US 742533 A
Description (OCR text may contain errors)
No. 742,533. l I PATENTED OCT. 27, 1903.
E'. NAME-ER. GAREURETER. v
Brummen FILED nu 9, 190s.
UNITED STATES atent'ed October 27, 1903.
'SPECIFICATION forming part of Letters Patent N0. 742,533, dated October 2'?,
Application filed May 9 1903. Serial No. 156,357. (No model.)
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Be it known that I, EDWARD WALTHER, a citizen of the United States, residing at Davenport, in the county of Scott and State of Iowa, have' invented certain new and useful Improvements in Carbureters, of which the following is a specification.
My invention relates to improvements in carbureters, and more particularly to tha-t class of carbureters in which air is forced through gasolene to produce a gas by the mixture of the air with the gasolene.
The object of the invention is to produce a carbureter in which the vents through which the air passes into the gasolene will be held automatically at a predetermined distance below the surface of the gasolene at all times, thus insuring a uniform mixture of air and gasolene, and consequentlya gas of equal richness at all times. This object I attain by the construction and arrangement of parts illustrated in the accompanying drawings and hereinafter fully describedand claimed.
Referring to the accompanying drawings, in which the same parts are designated bythe same numerals of reference throughout the several views, Figure 1 represents a central vertical section through a carbureter constructed in accordance With my invention. Fig. 2 represents a perspective view of the oating frame or injector for supporting the air-vents below the' surface of the gasolene.
Fig. 3 is a detail view representing a section,
on an enlarged scale, through one of the airvents and the pipes to which it is attached. In the present embodiment of my invention I employ a tank 1, of any suitable size and preferably cylindrical in form, having a cover 2, secured upon the top in any suitable manner to prevent the escape of the gas. The top 2 is perforated at suitable points to receive the pipes 3, 4, and 5, which communicate with the interior of the tank. The pipe 3 extends some distance above the tank and is provided at its upper end with a gas-tight cap 6, which may be removed in order to pour gasolene into the tank through the pipe 3.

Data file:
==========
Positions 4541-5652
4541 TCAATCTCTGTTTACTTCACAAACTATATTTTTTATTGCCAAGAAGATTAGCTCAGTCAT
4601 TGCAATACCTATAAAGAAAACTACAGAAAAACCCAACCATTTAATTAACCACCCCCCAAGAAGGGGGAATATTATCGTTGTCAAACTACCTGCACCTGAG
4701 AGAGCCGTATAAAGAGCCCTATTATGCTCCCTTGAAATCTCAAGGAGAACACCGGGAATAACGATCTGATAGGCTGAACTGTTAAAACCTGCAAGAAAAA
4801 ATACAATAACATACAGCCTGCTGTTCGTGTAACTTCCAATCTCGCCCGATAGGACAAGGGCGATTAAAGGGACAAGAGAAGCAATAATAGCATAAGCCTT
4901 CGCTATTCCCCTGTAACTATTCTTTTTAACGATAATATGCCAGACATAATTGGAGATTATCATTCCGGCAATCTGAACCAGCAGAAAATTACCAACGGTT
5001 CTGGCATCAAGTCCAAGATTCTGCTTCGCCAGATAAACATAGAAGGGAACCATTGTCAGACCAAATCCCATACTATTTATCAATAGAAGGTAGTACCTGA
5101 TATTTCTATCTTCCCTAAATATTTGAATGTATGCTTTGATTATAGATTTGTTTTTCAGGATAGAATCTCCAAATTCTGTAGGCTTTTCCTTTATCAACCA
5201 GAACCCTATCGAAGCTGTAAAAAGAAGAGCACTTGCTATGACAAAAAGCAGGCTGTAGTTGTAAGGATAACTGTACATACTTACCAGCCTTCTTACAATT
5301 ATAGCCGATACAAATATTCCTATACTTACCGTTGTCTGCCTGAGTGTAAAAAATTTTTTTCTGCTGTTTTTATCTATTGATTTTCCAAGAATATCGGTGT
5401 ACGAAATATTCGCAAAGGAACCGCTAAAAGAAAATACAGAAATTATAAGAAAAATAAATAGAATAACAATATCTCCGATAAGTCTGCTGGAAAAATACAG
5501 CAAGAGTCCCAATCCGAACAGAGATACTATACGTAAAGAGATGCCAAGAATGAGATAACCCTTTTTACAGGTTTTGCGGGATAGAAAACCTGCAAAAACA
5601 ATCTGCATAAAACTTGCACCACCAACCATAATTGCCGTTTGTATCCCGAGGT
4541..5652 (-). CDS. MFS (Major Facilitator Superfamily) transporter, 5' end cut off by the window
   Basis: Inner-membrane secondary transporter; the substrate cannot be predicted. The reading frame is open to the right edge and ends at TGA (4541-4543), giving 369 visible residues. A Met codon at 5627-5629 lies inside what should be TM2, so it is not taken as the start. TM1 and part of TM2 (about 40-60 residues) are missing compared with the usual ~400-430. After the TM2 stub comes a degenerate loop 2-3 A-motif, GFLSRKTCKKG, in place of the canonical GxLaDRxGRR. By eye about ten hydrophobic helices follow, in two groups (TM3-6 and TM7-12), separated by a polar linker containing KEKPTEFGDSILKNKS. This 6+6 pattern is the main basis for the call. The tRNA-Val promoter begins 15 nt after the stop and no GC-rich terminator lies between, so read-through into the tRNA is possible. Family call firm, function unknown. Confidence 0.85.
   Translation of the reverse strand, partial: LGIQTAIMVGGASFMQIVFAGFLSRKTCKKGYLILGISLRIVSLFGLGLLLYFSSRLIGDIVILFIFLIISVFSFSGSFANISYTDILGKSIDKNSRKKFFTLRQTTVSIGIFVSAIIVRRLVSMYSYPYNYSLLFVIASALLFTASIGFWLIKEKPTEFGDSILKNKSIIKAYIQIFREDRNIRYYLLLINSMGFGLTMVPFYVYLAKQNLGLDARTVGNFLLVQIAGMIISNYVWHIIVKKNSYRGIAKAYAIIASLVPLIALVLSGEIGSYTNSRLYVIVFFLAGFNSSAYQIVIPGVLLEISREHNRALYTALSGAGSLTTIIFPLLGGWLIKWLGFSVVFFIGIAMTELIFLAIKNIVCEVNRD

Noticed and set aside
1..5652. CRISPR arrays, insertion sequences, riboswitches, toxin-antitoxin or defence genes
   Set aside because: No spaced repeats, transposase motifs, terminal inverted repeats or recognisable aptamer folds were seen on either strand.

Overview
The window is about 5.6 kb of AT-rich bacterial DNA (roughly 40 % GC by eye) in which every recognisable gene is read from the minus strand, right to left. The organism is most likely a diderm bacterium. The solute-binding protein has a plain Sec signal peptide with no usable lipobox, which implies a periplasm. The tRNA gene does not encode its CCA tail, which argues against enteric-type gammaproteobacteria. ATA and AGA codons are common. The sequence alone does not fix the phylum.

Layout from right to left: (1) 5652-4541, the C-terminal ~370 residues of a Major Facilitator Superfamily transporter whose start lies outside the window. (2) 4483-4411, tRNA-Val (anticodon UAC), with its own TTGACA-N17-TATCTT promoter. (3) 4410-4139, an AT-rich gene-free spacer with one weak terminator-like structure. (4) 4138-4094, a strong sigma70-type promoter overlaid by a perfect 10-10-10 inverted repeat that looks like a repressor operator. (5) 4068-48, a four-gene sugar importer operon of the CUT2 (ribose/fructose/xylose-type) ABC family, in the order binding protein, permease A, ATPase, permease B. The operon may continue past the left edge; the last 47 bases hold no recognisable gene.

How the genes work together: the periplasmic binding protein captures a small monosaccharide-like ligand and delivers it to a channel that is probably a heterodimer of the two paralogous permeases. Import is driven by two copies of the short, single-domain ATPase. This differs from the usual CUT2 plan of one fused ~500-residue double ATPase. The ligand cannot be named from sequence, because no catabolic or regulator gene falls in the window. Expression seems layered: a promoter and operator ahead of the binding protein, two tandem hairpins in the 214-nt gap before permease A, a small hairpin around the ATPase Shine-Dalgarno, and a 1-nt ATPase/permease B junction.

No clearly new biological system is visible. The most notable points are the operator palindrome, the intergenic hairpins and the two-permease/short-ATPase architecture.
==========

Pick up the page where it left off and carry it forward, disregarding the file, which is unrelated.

Within the tank 1 I place the injector 7, consisting of a frame formed of a circular piece of piping 8, to which is connected a series of tubular arms 9, radiating from a central hub 10. From the hub 10 a short pipe 1l extends upwardly, having at its top a flat or dished cap 12, for a purpose to be hereinafter explained. Connected by a pivoted coupling 13 tothe pipe 1l is a pipe 14, which in turn is connected by a pivoted coupling 15 with another pipe 16, and this latter pipe is connected by a pivoted coupling 17 with the pipe 5, passing through the cover 2 of the tank. Thus it will be seen that the injector Z may be' moved up and down within the tank without affecting or moving the pipe 5, to which it is connected. The pipe 5 is connected by a pipe 18 with any suitable source of compressed air, from which air under pressure may be admitted to the piping of the injector 7.
pipe S of the frame 7 is aseries of vent-pipes 19, arranged at intervals of a few inches entirely round the circumference of the said frame and long enough to project some distance into the gasolene when the injector 7 is supported just above the surface thereof.
Secured to the under side of the tubular arms 9 is a series of iioats 20,0f such a size as will support the injector 7 upon the surface of the gasolene, with the points of the Ventpipes 19 extending a short distance below the surface. These vent-pipes 19, as shown in Projecting downwardly from the circular Fig. 3, communicate with the interior of the circular pipe 8 and have vents about the size of a needle through their lower ends. A
The pipe 4, which opens into the tank through the center of the cover 2, has connected to its upper end a chamber 21, having a gas-tight cap 22, and through this pipe 4 is placed a rod 23, the lower end of which rests upon the cap 12 of the short pipe Il at the center of the injector. The upper end of the rod 23 extends into the chamber 21, where it is provided with a shoulder 24, upon which may be placed weights 25 for the purpose of depressing theinjector 7 and causing the ventpipes 19 to sink deeper into the gasolene in the tank.